Wow. And. . . wow. The season finale of Lost was heartbreaking and heartwarming at the same time. It was totally intense and spooky and sweet and gave me some answers. My head is still reeling a little from the two full jam-packed hours.
OK, it's not in chronological order but I just have to type-squeal this: Desmond and Penny! Together forevah! "I love you, Penny, and I'll never leave you again." I was cheering during that moment.
On the other end of the spectrum, definitely cried like a baby while Sun watched the boat explode. Sun's bloodcurdling screams are haunting me.
So, the whole episode I hear about "Jeremy Bentham," who apparently went to see each of the Oceanic Sixers. Kate says to Jack, "When he came to me and I heard what he had to say, I knew he was crazy. But you, you believed him. Him of all people."And Jack responds, "That was the only way to keep you safe, you and Aaron."
Jeremy Bentham also went to see Walt (about whom Hurley remarks, in a bit of an understatement, "Gettin' big, dude.").
I think it's funny when Sawyer calls Jack "Sundance" (a reference to Butch Cassidy and the Sundance Kid, I assume), but I laughed out loud at "Kenny Rogers" for Frank Lapidus.
The whispers are back in full force this episode! During the Keamy shootout scene, but also on the boat just before Christian Shepard appears and says, "You can go now, Michael." And then the boat blows up and the screaming begins.
After their whole "miracles!" "no miracles!" argument, Locke insists that Jack lie to everyone back on the mainland about the island. "Lie to them, Jack, if you do it half as well as you lie to yourself, they'll believe you."
Rose calls Miles "shorty"! Miles is so smug and snide, I want Rose to take him down a few pegs.
This exchange between Miles and Charlotte seemed like an SNL parody of Lost:Charlotte: "What do you mean, Get back here?"Miles: "What do I mean?" as he shiftily walks away.
Also: Charlotte's been to the island before, and was maybe born there??
I got to see more of the orientation video. Dr. Edgar Halliwax mentions the Casimir effect, which allows "the Dharma Initiative to conduct unique experiments in both space and time."
My favorite exchange:Locke: "Hey, was he talking about what I think he was talking about?"Ben: "If you mean time traveling bunnies, then yes."
This line: "If you think I'm bluffing, may I remind you how your daughter looked when she bled out, face down in the grass," made it very satisfying to watch Ben wail on Keamy. What an insanely evil dude. Though I guess when his daughter died Ben stopped caring about not killing innocent people. He didn't care at all that he blew up the boat.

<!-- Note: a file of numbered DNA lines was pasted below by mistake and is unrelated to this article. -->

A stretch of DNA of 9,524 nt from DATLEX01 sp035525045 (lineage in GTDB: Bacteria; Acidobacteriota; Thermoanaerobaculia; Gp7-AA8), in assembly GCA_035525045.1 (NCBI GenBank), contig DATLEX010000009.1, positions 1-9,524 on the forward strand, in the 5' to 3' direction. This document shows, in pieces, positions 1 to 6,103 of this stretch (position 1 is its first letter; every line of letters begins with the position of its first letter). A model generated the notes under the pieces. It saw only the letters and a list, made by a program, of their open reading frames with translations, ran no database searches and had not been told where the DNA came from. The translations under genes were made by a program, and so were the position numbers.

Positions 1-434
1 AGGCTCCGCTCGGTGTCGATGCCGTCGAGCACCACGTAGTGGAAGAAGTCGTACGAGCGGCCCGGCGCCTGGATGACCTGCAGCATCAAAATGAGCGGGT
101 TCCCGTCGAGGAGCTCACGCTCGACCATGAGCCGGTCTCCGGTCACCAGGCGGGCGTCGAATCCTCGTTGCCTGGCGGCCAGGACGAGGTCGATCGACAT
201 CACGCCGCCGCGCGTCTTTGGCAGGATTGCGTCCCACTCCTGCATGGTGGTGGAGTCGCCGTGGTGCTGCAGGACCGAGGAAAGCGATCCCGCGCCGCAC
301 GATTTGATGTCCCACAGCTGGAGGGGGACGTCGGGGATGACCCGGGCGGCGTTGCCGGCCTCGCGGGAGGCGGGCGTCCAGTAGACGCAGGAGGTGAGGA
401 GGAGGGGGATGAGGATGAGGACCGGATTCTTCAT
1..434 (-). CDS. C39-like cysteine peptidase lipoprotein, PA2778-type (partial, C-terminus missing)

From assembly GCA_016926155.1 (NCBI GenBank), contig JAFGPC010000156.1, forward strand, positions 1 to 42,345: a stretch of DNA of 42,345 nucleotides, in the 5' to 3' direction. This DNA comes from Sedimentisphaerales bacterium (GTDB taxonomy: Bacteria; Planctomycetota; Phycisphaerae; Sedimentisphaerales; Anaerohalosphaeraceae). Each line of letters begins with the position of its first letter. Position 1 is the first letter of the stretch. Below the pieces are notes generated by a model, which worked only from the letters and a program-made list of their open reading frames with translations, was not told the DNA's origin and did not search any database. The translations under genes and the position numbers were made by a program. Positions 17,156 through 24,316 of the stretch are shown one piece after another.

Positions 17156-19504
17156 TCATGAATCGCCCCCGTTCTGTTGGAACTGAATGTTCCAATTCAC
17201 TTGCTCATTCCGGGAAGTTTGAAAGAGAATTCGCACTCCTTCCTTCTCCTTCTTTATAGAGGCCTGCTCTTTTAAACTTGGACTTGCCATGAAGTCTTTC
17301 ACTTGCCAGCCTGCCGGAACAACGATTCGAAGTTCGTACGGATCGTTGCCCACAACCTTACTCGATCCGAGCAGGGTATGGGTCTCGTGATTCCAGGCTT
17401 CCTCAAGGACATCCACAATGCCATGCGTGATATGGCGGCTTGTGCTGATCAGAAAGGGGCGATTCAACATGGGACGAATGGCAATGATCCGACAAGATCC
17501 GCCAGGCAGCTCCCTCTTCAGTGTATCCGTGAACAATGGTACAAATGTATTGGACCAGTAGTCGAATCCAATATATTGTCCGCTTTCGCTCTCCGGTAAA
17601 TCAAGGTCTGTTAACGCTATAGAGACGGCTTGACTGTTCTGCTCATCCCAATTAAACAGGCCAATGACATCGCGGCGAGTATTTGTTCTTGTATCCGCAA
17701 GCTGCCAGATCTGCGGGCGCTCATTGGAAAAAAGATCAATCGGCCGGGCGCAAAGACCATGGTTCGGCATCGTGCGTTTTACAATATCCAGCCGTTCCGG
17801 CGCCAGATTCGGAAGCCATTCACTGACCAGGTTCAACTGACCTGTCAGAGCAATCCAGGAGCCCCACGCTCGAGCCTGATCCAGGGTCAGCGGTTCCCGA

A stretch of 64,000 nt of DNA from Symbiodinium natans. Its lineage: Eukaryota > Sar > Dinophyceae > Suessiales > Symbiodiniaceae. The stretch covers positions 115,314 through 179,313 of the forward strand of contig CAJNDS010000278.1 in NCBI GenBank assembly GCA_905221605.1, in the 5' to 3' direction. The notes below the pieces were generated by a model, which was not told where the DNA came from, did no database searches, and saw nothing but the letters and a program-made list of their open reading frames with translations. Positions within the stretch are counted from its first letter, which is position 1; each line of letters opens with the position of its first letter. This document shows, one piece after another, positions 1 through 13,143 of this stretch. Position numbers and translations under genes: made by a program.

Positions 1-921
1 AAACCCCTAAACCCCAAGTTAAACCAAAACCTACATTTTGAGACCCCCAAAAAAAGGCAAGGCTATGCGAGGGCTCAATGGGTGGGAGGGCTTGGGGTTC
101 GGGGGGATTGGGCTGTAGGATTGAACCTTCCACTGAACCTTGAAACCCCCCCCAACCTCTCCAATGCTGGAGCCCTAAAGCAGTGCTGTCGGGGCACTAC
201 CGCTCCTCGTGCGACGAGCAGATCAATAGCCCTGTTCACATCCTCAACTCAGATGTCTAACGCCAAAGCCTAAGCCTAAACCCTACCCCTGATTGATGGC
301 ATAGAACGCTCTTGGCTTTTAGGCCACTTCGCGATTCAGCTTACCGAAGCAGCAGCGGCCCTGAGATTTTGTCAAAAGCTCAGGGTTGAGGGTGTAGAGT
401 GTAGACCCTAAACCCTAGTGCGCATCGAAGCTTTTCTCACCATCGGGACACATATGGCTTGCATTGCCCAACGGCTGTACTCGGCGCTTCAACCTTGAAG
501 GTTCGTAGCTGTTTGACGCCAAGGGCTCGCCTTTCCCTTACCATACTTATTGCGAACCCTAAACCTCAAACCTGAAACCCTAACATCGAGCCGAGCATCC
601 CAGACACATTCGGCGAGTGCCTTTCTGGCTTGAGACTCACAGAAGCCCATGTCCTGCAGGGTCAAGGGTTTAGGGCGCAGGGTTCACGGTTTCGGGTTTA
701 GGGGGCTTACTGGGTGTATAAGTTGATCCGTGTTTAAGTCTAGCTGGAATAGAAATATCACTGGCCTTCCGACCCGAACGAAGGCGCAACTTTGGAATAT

It's an interesting little Lost in Translation-type moment when I was not allowed to hear what Sawyer whispers to Kate just before he passionately kisses her and jumps from the helicopter.
So, in the future, Hurley's playing chess with Eko and Sayid appears to take Hurley "somewhere safe."
I love Sun so much. She finds Charles Widmore. "You and I have common interests. When you are ready to discuss them, call me. As you know, we're not the only ones who left the island."
Um, drinking rum while a topless Sawyer washes up on the shore in front of me? That's a lot like a dream I have sometimes.
Ben tells John, "Whoever moves the island can never come back." And then he says, with what sounds like real sincerity, "Goodbye John, I'm sorry I made your life so miserable."
Richard Alpert: "Hello John. Welcome home." Wow, Locke really is the new Ben!
Ben, muttering in the icy place where he pushes the thing and moves the island, "I hope you're happy now, Jacob."
I know it ends up being just a dream, but I want to know what the person says on the phone to Kate just before she catches Claire in Aaron's room. That scene was freaky!
"Jeremy Bentham" a.k.a. John Locke told Jack that a lot of "very bad things" have happened and that they're all Jack's fault.
Then Ben says they all have to go back to the island, but that "the island won't let you come alone." He tells Jack that he has ideas, but they all have to go back to the island together — and that includes Locke's corpse. It's interesting that if they do this, they'll have to drag Locke's corpse around, the way he dragged around his father's.
I have so many questions still! Most of them revolve around who is able to die and who isn't — both on the island and off.